Lawsuit accuses former executives of failing in fiduciary duty to oversee PBM operations [Weekly Roundup]

Lawsuit accuses former executives of failing in fiduciary duty to oversee PBM operations and other notes from around the interweb:

  • Lawsuit accuses former executives of failing in fiduciary duty to oversee PBM operations. A lawsuit from a pension fund holding Centene stock accused former executives of conspiring to defraud state Medicaid programs, the St. Louis Business Journal reported Dec. 21. The lawsuit accuses the former execs of violating its Medicaid managed care contracts and federal and state law. When Centene acquired Health Net in 2016, the company received favorable reimbursements and discounts for prescription drugs because of Health Net’s contract with CVS Caremark, the lawsuit alleges. The payer did not disclose its arrangements with CVS Caremark, and instead reported “inflated expenditures” to state Medicaid agencies, thereby overcharging them, the plaintiffs allege. The suit alleges five former executives breached their fiduciary duties, and names several members of the board of directors.
  • FTC action on PBMs could be just what the doctor ordered to improve patient outcomes. The stated purpose of PBMs is to alleviate some of the administrative burden related to processing prescription drug claims and optimizing drug utilization to help manage costs for plan sponsors. Unfortunately, most PBMs have evolved to become vertically integrated pharmacies and adopt opaque business practices that mostly benefit only themselves. For example, pharmaceutical rebates have become a cash cow for PBMs. Paid out by drug manufacturers, these rebates are designed to help lower the price burden of new drugs by reimbursing plan sponsors a portion of the cost each time they’re filled at the pharmacy. The problem is, PBMs are under no obligation to pay the full rebate back to the plan sponsor, and many PBMs pocket a substantial portion, if not all, of these rebates, often with plan sponsors completely unaware.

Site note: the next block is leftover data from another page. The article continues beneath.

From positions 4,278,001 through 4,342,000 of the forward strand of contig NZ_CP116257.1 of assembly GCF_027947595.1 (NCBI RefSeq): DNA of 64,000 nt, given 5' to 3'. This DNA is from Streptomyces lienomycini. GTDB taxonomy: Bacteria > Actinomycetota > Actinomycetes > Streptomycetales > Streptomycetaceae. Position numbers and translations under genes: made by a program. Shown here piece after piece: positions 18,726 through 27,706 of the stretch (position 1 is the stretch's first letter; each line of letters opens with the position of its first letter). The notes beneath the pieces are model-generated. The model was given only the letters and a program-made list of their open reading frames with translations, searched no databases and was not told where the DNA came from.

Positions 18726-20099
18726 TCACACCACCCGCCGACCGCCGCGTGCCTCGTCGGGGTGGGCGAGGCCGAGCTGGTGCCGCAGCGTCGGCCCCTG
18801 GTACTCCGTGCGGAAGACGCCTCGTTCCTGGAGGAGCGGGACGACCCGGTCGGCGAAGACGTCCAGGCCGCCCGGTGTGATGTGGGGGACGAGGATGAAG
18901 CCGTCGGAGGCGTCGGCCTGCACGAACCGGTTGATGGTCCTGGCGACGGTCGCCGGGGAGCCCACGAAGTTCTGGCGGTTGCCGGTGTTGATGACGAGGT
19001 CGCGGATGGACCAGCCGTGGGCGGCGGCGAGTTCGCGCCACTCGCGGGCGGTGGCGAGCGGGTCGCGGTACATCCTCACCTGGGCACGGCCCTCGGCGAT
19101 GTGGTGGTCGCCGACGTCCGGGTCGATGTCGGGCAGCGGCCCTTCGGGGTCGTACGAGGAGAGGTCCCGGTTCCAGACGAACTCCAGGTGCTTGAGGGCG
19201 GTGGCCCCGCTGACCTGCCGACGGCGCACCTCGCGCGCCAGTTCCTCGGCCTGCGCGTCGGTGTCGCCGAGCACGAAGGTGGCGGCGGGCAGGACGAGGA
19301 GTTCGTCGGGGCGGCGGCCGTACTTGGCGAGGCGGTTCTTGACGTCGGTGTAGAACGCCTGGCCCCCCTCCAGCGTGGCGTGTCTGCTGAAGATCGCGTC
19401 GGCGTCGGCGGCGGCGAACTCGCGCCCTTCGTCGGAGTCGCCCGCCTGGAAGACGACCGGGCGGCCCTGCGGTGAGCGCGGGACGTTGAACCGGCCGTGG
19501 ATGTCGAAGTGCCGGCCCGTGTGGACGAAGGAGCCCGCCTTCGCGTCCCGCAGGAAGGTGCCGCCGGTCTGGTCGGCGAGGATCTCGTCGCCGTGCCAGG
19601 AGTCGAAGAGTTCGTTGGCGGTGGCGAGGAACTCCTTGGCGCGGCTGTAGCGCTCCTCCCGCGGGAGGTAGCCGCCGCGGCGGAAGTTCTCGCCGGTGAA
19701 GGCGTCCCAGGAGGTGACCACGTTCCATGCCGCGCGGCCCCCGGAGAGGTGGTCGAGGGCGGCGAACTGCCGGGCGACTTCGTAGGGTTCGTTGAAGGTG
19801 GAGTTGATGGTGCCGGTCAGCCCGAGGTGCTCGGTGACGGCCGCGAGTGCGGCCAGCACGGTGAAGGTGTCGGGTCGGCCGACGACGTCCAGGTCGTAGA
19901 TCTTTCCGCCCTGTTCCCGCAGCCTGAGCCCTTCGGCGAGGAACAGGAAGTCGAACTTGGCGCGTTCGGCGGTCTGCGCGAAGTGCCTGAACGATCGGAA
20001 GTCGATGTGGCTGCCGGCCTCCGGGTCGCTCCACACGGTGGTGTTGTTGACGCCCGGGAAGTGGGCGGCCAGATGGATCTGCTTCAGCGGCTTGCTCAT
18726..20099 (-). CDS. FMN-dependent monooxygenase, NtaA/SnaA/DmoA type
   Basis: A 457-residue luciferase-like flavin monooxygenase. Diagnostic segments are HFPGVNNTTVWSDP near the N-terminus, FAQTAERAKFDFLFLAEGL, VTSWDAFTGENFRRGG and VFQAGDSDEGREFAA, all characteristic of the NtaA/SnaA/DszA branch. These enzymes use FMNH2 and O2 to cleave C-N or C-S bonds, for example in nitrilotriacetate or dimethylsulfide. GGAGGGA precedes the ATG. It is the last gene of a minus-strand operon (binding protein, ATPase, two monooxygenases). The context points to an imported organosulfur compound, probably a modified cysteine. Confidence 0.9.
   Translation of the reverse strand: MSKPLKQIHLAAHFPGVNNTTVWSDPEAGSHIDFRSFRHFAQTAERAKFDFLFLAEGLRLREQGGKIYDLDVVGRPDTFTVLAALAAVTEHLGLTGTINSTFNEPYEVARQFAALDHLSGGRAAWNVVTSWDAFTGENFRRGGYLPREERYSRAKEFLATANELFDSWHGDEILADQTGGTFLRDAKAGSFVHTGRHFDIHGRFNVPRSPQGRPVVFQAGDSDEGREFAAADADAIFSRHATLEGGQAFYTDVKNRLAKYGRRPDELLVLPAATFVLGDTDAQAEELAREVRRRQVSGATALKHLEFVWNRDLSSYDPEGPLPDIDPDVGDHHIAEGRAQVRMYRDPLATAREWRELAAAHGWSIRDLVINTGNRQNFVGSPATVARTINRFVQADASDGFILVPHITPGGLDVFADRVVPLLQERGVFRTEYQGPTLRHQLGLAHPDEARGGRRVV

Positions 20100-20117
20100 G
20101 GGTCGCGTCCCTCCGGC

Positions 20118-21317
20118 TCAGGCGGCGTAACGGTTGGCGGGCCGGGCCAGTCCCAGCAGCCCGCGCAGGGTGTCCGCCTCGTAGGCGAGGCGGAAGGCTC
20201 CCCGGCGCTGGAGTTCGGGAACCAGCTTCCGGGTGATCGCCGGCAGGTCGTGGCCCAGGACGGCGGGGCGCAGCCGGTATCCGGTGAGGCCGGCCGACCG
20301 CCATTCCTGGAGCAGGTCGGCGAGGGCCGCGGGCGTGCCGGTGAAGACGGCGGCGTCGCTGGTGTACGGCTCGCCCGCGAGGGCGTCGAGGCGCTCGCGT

Certified Pharmacy Benefit Specialist
Register for CPBS today!
  • Getting off the PBM Merry-go-Round: How Late-stage Offer Tricks Take Employers for a Ride. Monies offered by PBMs come in many forms – a general allowance credit that the client can use to pay for claims and expenses during open enrollment and implementation, an administrative credit that the client can use to pay back to the PBM for administrative fees, a clinical credit that the client can use to pay for voluntary clinical programs administered by the PBM or, at times, slightly improved pricing. If it seems odd that two of these credits go towards paying back the PBM for additional services, that’s because it is. Employers should think of these credits like getting tokens at a carnival – the tokens are valuable, but only if the employer uses them at the proverbial PBM carnival (i.e., invests them back into the PBM). If PBMs would manage their costs appropriately to begin with, employers wouldn’t be taken for this ride.
  • How Coupons Keep Drugs Costly. An economist who holds a joint appointment at the Harvard Kennedy School, began studying this topic more than a decade ago, prompted by the growing number of pharmaceutical ads that included coupons. Such coupons offer consumers a discount on the co-pay for the advertised drug and have grown increasingly popular; the share of brand-name prescription drug spending that included a coupon rose from 26 percent in 2007 to 90 percent in 2017, Leemore S. Dafny reports. And the number of drugs with available coupons rose from about 200 in 2008 to more than 800 in 2018. Not everyone is eligible for coupons; Medicare enrollees are prohibited by law from using them. “The coupons are considered kickbacks or financial inducements to consume a product that is reimbursed by the federal government,” Dafny explains, and are therefore banned in that context. But pharmaceutical companies are permitted to donate to independent charities that subsidize co-pay assistance for patients, even those on Medicare, and to earmark those donations for conditions treated by drugs they make.